Last year the Australian Communications and Media Authority introduced new rules for the telecom industry to combat SMS scams by tracing and blocking them. The Reducing Scam Calls and Scam Short Messages Industry Code required providers to share threat intelligence about scams and report them to authorities.

In January, A2P texting solutions company Modica received a warning for failing to comply with the rules. ACMA found Modica didn’t have proper procedures to verify the legitimacy of text-based SMS sender IDs, which allowed scammers to reach many mobile users in Australia.

Although ACMA’s code is useful, it’s challenging to identify all A2P providers who aren’t following it. More action was needed.

In February, the government instructed ACMA to explore establishing an SMS sender ID registry. This would essentially be a whitelist of all alphanumeric sender IDs that can be legitimately used in Australia (such as “ANZ”, “T20WorldCup” or “Uber”).

Any company wanting to use a sender ID would have to provide identification and register it. This way, telecom providers could refer to the registry and block suspicious messages at the network level – allowing an extra defence in case A2P providers don’t do their due diligence (or become compromised).

It’s not yet decided what identification details an Australia registry would collect, but these could include sender numbers associated with an organisation, and/or a list of A2P providers they use.

So, if there are messages being sent by “ANZ” from a number that ANZ hasn’t registered, or through an A2P provider ANZ hasn’t nominated, the telecom provider could then flag these as scams.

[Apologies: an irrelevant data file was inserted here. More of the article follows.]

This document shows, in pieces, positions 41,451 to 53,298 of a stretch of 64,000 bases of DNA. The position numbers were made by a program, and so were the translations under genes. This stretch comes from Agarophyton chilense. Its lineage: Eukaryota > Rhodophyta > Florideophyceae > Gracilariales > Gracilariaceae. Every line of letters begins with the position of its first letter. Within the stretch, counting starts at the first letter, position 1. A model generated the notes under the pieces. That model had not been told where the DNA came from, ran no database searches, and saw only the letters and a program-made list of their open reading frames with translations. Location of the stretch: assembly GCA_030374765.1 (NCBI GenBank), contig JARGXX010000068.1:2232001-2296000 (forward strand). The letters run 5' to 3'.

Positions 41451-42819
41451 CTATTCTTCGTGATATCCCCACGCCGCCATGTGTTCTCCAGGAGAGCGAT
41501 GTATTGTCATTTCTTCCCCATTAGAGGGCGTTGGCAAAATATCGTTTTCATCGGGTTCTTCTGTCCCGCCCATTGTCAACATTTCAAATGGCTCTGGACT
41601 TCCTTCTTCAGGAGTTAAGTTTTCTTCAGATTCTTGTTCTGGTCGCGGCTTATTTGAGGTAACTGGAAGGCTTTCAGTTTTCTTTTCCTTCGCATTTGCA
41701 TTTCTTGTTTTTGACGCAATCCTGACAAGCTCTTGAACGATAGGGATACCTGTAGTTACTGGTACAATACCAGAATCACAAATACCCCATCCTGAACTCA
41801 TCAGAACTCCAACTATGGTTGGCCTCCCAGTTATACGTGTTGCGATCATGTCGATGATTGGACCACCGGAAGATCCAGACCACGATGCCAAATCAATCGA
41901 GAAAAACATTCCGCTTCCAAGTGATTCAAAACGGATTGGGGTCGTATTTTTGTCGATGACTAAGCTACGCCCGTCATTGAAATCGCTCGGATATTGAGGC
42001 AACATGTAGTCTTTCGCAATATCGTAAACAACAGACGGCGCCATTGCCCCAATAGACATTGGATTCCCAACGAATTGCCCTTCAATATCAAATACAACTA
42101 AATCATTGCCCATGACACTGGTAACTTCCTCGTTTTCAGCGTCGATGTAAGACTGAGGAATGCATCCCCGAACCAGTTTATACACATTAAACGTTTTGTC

An SMS sender ID registry would be a positive step, but arguably long overdue and sluggishly taken. The UK and Singapore have had similar systems in place since 2018 and last year, respectively. But there’s no clear timeline for Australia. Decision makers must act quickly, bearing in mind that adoption by telecom providers will take time.

Remaining alert

An SMS sender ID registry will reduce company impersonation, but it won’t prevent all SMS scams. Scammers can still use regular sender numbers for scams such as the “Hi Mum” scam.

Also, as SMS security comes under increased scrutiny, bad actors may shift to messaging apps such as WhatsApp or Viber, in which case regulatory control will be challenging.

These apps are often end-to-end encrypted, which makes it very difficult for regulators and service providers to detect and block scams sent through them. So even once a registry is established, whenever that may be, users will need to remain alert.

Suranga Seneviratne, Senior Lecturer – Security, University of Sydney and Carol Hsu, Professor of Business Information Systems, University of Sydney

This article is republished from The Conversation under a Creative Commons license. Read the original article.

By Daniel

I'm the founder and CEO of Lionsgate Creative and Password Sentry. Besides coding and technology, I also enjoy cycling, photography, and cooking.